below. survivors spoke of a rocking and creaking, noise as the engine took the curve at speed, followed by crashing and screaming. ijust grabbed onto the train in front of me for dear life. my laptop went flying, phone went flying. it was all the way at the other end. people were screaming, it was crazy. train 501 was operated by amtrak, the major us rail passenger company, which said there were some 78 passengers and five crew members on board. police say the crash happened at 7:40am, the height of the morning rush—hour, on the is. multiple cars and trucks were struck by train cars that left the train tracks and went down onto the road. the people that were in all the vehicles, even though when you see the pictures, it's pretty horrific, at this point nobody in any of the vehicles is a fatal. the express was taking a new, faster route for the first time. safety concerns about the project
were still being raised as recently as two weeks ago, and people who live nearby are now demanding a nswe i’s. well, i'm just wondering if they did any dry runs on this, before the passengers aboard. that's my only concern. but yeah, it's a terrible thing. this is the latest in a series of deadly rail accidents in the united states. president trump's initial response has been to use the crash to push his plan to improve american infrastructure, but it is far too early to say what actually caused this tragedy. james cook, bbc news, los angeles. in the last few hours, the emergency services gave an update from the scene of the crash. jay summerlin, pierce county fire chief, explained the complex situation they faced. you know, it's shocking, just like anybody else. it's actually kind of surreal. you look at it — we do training, and something like this, where train cars are precariously dangling over a freeway, that's something that we do tabletops on, and everybody comes in usually going, oh,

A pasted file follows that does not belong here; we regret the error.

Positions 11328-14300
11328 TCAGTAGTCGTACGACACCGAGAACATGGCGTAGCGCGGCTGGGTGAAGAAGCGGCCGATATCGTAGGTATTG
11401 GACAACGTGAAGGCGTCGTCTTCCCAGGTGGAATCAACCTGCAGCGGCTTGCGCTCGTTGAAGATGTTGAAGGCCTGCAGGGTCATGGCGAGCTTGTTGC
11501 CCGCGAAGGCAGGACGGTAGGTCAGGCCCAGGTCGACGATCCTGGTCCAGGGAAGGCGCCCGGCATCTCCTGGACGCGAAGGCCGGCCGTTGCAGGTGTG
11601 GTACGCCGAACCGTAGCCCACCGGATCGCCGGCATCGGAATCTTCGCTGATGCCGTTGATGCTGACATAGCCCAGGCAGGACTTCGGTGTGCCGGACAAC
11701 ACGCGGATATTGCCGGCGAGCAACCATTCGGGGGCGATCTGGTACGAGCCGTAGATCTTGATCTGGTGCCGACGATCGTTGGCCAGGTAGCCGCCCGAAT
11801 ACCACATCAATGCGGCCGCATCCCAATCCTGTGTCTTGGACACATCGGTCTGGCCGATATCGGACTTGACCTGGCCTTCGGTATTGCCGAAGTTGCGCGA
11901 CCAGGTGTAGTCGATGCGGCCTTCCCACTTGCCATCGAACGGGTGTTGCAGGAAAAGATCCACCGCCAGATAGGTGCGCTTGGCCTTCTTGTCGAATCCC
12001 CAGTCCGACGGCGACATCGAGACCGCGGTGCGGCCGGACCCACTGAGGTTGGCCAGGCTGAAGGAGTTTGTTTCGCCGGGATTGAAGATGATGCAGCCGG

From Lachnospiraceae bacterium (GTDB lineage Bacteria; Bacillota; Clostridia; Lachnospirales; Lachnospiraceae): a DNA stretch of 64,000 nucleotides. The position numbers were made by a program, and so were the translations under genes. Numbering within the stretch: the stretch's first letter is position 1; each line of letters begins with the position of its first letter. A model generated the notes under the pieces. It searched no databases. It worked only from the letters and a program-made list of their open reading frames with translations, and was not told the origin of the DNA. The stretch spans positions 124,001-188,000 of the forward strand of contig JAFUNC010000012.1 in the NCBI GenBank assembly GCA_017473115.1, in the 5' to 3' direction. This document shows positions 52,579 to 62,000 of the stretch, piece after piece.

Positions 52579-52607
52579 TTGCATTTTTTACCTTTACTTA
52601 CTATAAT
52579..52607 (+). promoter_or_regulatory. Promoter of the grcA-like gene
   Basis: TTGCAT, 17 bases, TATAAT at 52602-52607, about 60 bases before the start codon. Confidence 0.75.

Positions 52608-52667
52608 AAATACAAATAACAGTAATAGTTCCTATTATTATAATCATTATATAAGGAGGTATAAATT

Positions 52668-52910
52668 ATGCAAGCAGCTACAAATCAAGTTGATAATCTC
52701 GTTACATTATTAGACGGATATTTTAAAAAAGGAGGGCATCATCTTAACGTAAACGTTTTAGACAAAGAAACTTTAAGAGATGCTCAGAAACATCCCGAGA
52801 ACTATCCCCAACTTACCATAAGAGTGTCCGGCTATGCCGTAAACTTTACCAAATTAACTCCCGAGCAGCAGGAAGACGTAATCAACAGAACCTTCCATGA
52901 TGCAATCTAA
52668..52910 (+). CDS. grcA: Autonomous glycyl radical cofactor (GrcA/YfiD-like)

that's not going to happen. well, here we are, it's exactly what happened. so i'm glad we trained at that level, worst—case, because today was one of those days. 400 more flights have been cancelled on monday and another 86 delayed at the world's busiest airport in the us, as the fallout from sunday's crippling power outage continues. the power was cut for 11 hours at atlanta's international airport, leaving passengers stranded in darkened terminals, or in planes out on the runway. even though power was finally restored, the delays have continued to affect travel plans for thousands of people. the failure seems to have been caused by a fire in an underground plant. atlanta's mayor has apologised. amid all the chaos, many were surprised there was no backup power system. this here is a mess, for the last three hours. i mean, things happened. the power went out, understandable. but not to have a backup plan, nobody coming out, telling us what's going on... it goes a long way, just saying what is